Some of you may have heard of celluloid rot, but never quite understood it... probably never saw what it looked like either. There might even be a few of you who knew of it, never saw what it looks like, and might not really understand it until it bites you.
To put it simply, celluloid rot is when the celluloid scales on your razor go south and the gasses emited from the breakdown of the composition causes the steel to rust quickly. It will even chew through light coats of oil to do its business. It's ugly and it can ruin a razor collection because it's basically contagious. That means that a razor with celluloid rot will stimulate the same process in the celluloid scales of your other razors that may be stored in the same box or container or whatever. *Addendum ~ that is what I had been told from other razor enthusiasts for many years. However, I think what is more likely is that the infected set of scales merely attacks the exposed steel of the other razors, especially if they are in a closed container together. So saying that it is contagious isn't all that wrong to say since the whole idea is to remove the infected razor before it damages the others in your collection.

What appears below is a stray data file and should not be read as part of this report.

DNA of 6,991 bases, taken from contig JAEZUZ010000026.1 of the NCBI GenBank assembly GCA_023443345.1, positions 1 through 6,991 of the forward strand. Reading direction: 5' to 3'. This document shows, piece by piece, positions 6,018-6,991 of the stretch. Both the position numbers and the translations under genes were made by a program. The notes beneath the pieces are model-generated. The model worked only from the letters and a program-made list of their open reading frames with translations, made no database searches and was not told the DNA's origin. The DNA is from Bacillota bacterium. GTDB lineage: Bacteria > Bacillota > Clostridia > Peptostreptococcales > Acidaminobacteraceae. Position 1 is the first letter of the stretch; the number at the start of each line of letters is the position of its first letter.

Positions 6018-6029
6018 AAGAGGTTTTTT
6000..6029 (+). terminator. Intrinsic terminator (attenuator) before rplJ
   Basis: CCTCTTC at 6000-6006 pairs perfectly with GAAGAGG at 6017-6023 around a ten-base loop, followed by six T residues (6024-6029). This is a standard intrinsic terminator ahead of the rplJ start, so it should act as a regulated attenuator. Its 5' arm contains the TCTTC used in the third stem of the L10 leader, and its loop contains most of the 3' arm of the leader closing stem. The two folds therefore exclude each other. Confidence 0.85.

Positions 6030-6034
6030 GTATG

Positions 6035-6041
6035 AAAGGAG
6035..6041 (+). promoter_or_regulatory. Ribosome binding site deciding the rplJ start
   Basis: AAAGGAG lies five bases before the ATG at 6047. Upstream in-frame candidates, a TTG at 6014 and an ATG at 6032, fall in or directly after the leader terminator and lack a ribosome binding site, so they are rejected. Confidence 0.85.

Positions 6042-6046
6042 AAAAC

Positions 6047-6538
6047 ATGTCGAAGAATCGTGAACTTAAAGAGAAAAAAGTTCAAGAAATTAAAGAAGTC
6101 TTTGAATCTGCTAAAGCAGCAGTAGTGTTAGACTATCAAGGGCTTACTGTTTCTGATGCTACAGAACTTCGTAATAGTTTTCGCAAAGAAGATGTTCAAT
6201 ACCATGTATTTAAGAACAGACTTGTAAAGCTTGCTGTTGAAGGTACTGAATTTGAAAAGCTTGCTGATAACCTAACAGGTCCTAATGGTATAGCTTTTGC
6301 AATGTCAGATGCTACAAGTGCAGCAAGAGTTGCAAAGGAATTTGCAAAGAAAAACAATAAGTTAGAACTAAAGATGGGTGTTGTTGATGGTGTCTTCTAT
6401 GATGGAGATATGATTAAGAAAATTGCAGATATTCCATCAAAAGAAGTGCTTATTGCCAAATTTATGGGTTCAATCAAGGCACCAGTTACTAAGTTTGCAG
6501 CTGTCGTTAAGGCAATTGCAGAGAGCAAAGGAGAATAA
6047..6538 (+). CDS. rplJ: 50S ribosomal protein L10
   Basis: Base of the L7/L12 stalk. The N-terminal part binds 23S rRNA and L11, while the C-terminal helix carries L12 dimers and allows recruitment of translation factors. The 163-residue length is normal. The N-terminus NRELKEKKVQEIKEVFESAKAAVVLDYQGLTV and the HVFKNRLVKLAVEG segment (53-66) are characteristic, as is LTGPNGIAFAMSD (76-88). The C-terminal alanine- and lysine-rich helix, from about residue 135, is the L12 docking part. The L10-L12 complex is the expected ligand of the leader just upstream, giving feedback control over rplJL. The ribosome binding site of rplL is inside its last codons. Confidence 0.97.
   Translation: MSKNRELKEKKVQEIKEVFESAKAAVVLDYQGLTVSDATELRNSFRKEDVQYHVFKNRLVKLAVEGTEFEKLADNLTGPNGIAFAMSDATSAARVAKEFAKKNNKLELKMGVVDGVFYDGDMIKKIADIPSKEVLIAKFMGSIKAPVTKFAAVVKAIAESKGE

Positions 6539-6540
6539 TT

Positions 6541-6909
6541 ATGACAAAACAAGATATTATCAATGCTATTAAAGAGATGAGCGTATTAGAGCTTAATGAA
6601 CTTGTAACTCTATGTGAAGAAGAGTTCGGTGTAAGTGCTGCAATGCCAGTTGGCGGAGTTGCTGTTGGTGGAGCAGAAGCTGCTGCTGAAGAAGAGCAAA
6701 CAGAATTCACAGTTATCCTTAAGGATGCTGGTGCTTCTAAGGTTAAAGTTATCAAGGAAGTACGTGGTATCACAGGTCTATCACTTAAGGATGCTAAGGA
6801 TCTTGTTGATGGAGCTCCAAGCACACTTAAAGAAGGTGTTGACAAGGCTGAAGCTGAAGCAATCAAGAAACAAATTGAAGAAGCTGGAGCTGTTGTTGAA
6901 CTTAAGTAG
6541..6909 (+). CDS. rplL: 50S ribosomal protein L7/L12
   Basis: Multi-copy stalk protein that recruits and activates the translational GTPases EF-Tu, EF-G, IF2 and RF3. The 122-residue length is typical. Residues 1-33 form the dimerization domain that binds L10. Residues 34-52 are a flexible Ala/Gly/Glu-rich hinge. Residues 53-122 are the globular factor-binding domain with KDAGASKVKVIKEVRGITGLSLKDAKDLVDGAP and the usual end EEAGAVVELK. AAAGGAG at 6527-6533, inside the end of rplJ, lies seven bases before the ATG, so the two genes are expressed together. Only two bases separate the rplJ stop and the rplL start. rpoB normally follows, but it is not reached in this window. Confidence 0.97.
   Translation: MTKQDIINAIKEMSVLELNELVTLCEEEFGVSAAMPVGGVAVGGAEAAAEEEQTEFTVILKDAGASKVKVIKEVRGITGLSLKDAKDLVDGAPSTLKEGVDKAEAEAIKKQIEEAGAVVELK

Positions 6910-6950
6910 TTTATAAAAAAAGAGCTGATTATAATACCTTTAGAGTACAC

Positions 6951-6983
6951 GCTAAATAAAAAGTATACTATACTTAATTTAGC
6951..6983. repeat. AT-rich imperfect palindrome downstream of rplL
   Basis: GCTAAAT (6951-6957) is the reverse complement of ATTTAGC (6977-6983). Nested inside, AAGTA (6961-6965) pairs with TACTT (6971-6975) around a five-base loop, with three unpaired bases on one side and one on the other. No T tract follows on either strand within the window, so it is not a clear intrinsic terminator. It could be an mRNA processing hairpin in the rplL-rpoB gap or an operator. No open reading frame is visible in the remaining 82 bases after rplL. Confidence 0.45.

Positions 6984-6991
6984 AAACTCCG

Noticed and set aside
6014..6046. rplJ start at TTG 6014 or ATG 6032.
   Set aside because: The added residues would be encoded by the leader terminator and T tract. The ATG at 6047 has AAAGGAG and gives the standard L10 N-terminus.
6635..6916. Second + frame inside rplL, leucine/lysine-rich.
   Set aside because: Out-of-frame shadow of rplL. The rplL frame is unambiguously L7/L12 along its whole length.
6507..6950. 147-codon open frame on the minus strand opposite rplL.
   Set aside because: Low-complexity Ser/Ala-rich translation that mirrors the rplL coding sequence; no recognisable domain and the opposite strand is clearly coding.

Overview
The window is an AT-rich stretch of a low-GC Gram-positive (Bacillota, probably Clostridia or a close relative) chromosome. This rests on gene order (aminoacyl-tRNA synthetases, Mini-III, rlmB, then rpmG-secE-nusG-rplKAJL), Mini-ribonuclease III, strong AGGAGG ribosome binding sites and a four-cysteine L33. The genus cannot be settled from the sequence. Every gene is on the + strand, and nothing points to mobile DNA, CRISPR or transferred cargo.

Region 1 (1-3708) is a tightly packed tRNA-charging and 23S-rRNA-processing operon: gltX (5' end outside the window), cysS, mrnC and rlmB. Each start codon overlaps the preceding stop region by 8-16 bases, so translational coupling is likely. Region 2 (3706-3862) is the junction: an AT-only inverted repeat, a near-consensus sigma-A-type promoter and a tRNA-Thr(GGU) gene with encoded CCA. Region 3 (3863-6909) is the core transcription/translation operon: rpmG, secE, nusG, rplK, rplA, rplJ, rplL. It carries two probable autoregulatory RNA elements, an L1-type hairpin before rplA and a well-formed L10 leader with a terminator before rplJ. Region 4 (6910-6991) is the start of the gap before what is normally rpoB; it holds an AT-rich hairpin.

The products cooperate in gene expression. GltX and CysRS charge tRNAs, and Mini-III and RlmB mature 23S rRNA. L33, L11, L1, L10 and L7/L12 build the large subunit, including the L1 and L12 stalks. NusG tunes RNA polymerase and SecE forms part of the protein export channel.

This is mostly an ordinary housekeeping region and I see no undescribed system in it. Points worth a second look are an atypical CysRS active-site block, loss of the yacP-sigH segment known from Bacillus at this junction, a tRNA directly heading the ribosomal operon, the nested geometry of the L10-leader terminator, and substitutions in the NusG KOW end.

I have noticed a couple of things. Black scales don't seem to ever get celluloid rot, and the ones that get it the most are the semi-transparent amber and orange colors. If any of you have had different experiences, please share them. I have found almost a perfect illustration of celluloid rot, as sad as it is, because I could have fixed this razor up really nice and added it to my site. Because of the "disease", it will be quarantined and be relegated to a life of experiments. Vile experiments.
The pic of this razor from the auction page is no longer available because it was quite a while ago. I forgot to copy it... my bad. There wasn't exactly a whole lot of info in the description, and the pictures the seller provided sure didn't show the detail I would like to have seen. I must admit that I might have missed the pattern of damage anyway, mainly because celluloid rot isn't running rampant through the razor population.
This first pic shows the razor closed. Notice that there isn't a whole lot of rust above the edge of the scales. This is one of the things to look for when trying to discover if the scales have rot, or not.
This third pic shows a little closer look at the damage. Can any of you spot anything different or similar about the pattern?
Picture 4 shows the detail on the other side of the blade. Look at the pattern closely and see if you spot what is going on.
Remember, the most prominent characteristic of celluloid rot is that the rust will be within the confines of the scales as opposed to the area exposed to air. The areas exposed to air usually would rust first. There will be a pop quiz on this subject at the end of the year, so remember it....